Tag Archives: Quality Services for the Autism Community

Whitestone students, teachers walk to raise awareness for autism


| aaltamirano@queenscourier.com

THE COURIER/Photos by Angy Altamirano

Students at one Whitestone school are showing that you can start giving back to the community even at a very young age.

In honor of National Autism Awareness Month, the staff and students at P.S. 209, located at 16-10 Utopia Pkwy., participated in a walkathon at the school throughout the day on Friday.

Each grade at the school, which goes from kindergarten through fifth grade, went out and walked around the building four times.

Weeks before the walkathon, the school raised money to donate to the organization Quality Services for the Autism Community (QSAC) and its day school, an after-school program located in Whitestone. The school set a goal of $2,500 and as of Friday staff, students and their families raised close to $4,000.

“We have wonderful parents and our students are extremely involved so we’re really proud,” said Jacqueline Diaz Fernandez, assistant principal at P.S. 209. “The principal and I, we really feel that education is not just reading and writing and math. It’s so important that they really are well-rounded and ready to provide the community with extra services. I think we’re living in a society where everything is ‘me, me, me,’ and we want to teach the children that it is ‘us.’”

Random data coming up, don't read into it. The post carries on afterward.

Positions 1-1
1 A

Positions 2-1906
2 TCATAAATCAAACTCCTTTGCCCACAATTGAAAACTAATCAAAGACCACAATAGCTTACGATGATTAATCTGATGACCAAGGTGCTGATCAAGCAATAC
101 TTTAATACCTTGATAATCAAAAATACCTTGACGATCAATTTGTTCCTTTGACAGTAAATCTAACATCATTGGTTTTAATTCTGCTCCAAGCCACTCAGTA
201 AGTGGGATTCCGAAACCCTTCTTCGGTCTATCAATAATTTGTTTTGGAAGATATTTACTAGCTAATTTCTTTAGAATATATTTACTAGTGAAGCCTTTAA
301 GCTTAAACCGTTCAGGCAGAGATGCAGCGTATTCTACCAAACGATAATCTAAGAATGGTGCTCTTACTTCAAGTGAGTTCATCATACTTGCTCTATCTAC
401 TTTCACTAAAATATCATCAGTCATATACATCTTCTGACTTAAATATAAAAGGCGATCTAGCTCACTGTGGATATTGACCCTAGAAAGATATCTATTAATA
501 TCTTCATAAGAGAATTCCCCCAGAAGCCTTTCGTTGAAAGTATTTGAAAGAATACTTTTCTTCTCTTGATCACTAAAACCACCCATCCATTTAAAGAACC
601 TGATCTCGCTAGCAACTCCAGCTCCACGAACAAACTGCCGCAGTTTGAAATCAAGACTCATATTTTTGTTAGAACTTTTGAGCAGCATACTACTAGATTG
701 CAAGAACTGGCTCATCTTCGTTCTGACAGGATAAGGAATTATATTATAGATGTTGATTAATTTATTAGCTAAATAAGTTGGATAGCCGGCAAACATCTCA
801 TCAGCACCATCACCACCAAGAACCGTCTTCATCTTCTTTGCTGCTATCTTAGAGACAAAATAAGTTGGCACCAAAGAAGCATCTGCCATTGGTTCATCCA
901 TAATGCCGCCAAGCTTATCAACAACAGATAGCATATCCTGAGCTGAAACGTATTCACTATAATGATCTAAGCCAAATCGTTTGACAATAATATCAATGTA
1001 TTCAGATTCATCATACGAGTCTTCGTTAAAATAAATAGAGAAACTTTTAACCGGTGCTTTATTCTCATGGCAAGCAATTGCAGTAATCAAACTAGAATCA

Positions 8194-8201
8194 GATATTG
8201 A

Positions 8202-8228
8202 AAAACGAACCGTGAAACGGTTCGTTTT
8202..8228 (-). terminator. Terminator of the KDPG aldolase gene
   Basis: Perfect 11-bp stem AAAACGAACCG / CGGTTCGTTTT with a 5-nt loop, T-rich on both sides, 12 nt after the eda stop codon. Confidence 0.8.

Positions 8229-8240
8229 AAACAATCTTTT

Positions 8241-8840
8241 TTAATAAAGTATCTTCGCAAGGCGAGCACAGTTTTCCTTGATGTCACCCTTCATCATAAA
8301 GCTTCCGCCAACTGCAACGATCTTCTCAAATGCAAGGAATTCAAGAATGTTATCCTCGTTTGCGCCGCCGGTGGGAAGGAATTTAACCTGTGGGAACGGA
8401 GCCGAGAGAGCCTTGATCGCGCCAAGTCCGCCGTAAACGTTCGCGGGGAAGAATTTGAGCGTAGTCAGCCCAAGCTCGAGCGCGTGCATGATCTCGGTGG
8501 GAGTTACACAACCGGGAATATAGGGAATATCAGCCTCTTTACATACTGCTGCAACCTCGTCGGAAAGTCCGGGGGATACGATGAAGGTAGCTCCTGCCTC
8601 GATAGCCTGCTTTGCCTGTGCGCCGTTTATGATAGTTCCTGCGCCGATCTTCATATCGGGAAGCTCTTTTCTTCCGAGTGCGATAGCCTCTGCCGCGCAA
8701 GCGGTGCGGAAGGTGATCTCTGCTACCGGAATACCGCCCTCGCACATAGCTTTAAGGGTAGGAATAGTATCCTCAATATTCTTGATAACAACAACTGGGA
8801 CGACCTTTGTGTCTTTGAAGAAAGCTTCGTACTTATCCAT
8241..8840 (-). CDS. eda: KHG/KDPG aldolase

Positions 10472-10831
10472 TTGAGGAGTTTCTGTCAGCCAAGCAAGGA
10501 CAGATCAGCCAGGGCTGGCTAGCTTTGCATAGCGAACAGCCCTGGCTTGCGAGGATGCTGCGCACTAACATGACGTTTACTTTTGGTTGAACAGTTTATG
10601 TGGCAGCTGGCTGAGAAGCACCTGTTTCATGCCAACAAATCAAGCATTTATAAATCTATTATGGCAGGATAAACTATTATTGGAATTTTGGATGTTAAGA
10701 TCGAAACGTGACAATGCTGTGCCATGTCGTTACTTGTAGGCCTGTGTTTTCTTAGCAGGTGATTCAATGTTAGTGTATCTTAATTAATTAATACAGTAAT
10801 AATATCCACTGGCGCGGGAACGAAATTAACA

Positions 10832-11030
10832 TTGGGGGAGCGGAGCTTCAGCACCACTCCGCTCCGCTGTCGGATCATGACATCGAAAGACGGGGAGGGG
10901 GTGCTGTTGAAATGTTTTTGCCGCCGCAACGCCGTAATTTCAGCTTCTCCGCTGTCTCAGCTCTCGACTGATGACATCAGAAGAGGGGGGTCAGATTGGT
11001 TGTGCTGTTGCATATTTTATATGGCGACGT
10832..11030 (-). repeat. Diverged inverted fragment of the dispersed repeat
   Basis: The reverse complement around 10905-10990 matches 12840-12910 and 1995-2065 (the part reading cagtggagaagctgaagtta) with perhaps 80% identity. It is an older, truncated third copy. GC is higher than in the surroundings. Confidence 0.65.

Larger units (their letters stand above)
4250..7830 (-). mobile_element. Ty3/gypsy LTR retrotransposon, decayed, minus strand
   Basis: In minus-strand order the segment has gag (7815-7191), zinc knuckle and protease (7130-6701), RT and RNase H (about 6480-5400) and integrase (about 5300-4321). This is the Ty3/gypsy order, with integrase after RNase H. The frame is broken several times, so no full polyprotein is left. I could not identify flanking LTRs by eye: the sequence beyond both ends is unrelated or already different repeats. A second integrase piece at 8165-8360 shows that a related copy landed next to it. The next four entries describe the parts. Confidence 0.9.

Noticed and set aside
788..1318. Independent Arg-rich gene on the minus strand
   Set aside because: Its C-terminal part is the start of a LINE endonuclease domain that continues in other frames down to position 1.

To raise money for the organization, autism awareness T-shirts were sold to staff members, 600 chocolate lollipops were made and sold, and pledges were made by the families of students.

“Autism is on the rise and we have some autistic kids in our building, and we wanted to donate money to something that directly affects our school and the children around us,” said Maria Sperrazza, a teacher and member of the special events committee that organized the event. “It’s fabulous that we can all come together and we always said P.S. 209 is a family.”

All the money raised before May 1 will go toward providing additional support to families at QSAC’s Whitestone location.

QSAC, which was started in 1978 by a group of parents who felt there weren’t enough services for children with autism, serves about 1,700 children and adults with autism in New York, with about 800 clients in Queens.

According to Pat Barrientos, external affairs coordinator for QSAC, events such as the walkathon help raise awareness for a disorder which a few years ago was found in 1 out of 110 cases, but presently affects 1 in 68 children.

“The lesson being taught here is about giving back, and at a very young age they are being taught to give back to their community and that’s a lifelong lesson that they will take with them — that it’s always good to share,” Barrientos said.

According to teachers, the walkathon served as a moment for the students to become aware of autism and also work together for a cause.

“I want to help stop autism,” said fourth-grader Kevin Bracken, who was named by the school as an autism awareness spokesman. “I think that people should fund and help all these diseases and disorders to help people. I love helping people.”

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Experts say Asperger’s syndrome has no ties to violence